Allows you to gain traction (Beta users, pre-order, download, or pay).
Helps users accomplish their goals.
Deliver values to users.
How to build an MVP?
Brainstorm a list of possible solutions to the problem you want to solve.
Define value proposition. How do you differentiate?
Identify feature set and key functionality.
Map out the user journey — the steps involved in interacting with your app.
Use the right tools and technology to build the MVP features. Remember, users don’t care about your tech; they only care about if you can fix their problems.
Next, find your minimum viable market (audience) and get them to use your MVP. Locate them — which channels can you reach them? It could be Twitter, Discord, Facebook groups, LinkedIn, Reddit, etc.
5. Measure Minimum PMF
Once you’ve launched your MVP, you want to see whether your solution is Helpful-Valuable-Useful to your target audience.
Here’s how to evaluate Minimum PMF
Monthly Recurring Revenue (MRR). Do they pay for it? Are there any signs of increasing revenue? Are you Ramen profitable? Use Stripe to monitor billing analytics.
Net Promoter Score (NPS). Do they recommend your product to their friends? To measure NPS: take the % of Promoters (those who rated 9, 10) minus % of Detractors (those who rated 0, 1, 2, 3, 4, 5, 6). Here’s an NPS survey template by Typeform.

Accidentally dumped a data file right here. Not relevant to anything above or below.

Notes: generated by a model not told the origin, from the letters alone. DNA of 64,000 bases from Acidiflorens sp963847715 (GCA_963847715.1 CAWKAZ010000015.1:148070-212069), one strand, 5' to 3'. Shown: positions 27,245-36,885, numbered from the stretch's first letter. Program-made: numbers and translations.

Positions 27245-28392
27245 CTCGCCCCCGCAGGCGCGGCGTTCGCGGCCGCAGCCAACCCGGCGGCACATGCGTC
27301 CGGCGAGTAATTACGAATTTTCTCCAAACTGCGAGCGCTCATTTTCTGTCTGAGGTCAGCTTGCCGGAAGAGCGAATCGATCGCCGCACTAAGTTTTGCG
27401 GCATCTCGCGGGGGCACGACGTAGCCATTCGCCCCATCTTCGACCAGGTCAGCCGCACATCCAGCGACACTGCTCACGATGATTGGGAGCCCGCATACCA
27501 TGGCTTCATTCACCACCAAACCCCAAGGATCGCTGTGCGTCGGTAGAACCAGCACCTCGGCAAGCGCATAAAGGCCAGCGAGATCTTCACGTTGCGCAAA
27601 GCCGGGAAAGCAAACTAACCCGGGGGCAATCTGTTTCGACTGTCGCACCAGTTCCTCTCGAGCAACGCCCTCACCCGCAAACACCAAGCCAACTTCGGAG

“Very Disappointed” test. Coined by Sean Ellis, who led early growth at Dropbox. He suggests asking users — “how would you feel if you could no longer use the product?” The higher the % of “very disappointed”, the better. See how Superhuman find product/market fit.
6. From Minimum PMF to true PMF
Minimum PMF gets you started. But your job as a founder isn’t done yet. You need to search for true PMF.
Michael Siebel, Managing Director at Y Combinator explains why:
I often talk to founders who believe they’ve found product/market fit when they haven’t. This is a huge problem because they start hiring people, increasing burn, and optimizing their product before they’ve actually discovered what needs to be built.
A step-by-step to true PMF:
Minimum PMF: Enter a minimum viable market, solve a pain point, make rents or become Ramen profitable. Looks a lot more like a business than a startup since it involves serving customers manually and doing things that don’t scale. E.g. Airbnb started off by renting air mattresses in their apartment 💡 using this MVP, skip to Point (1)
Growth PMF: Discover and move towards solving an extremely painful problem that has big enough demand. The solution must be better, faster & cheaper. Leverage go-to-market strategies to grow the user base and sales.
Scalability PMF: Expand the market size, countries, widen use cases across customer segments. E.g. Airbnb became a $31 billion company and went public in 2020.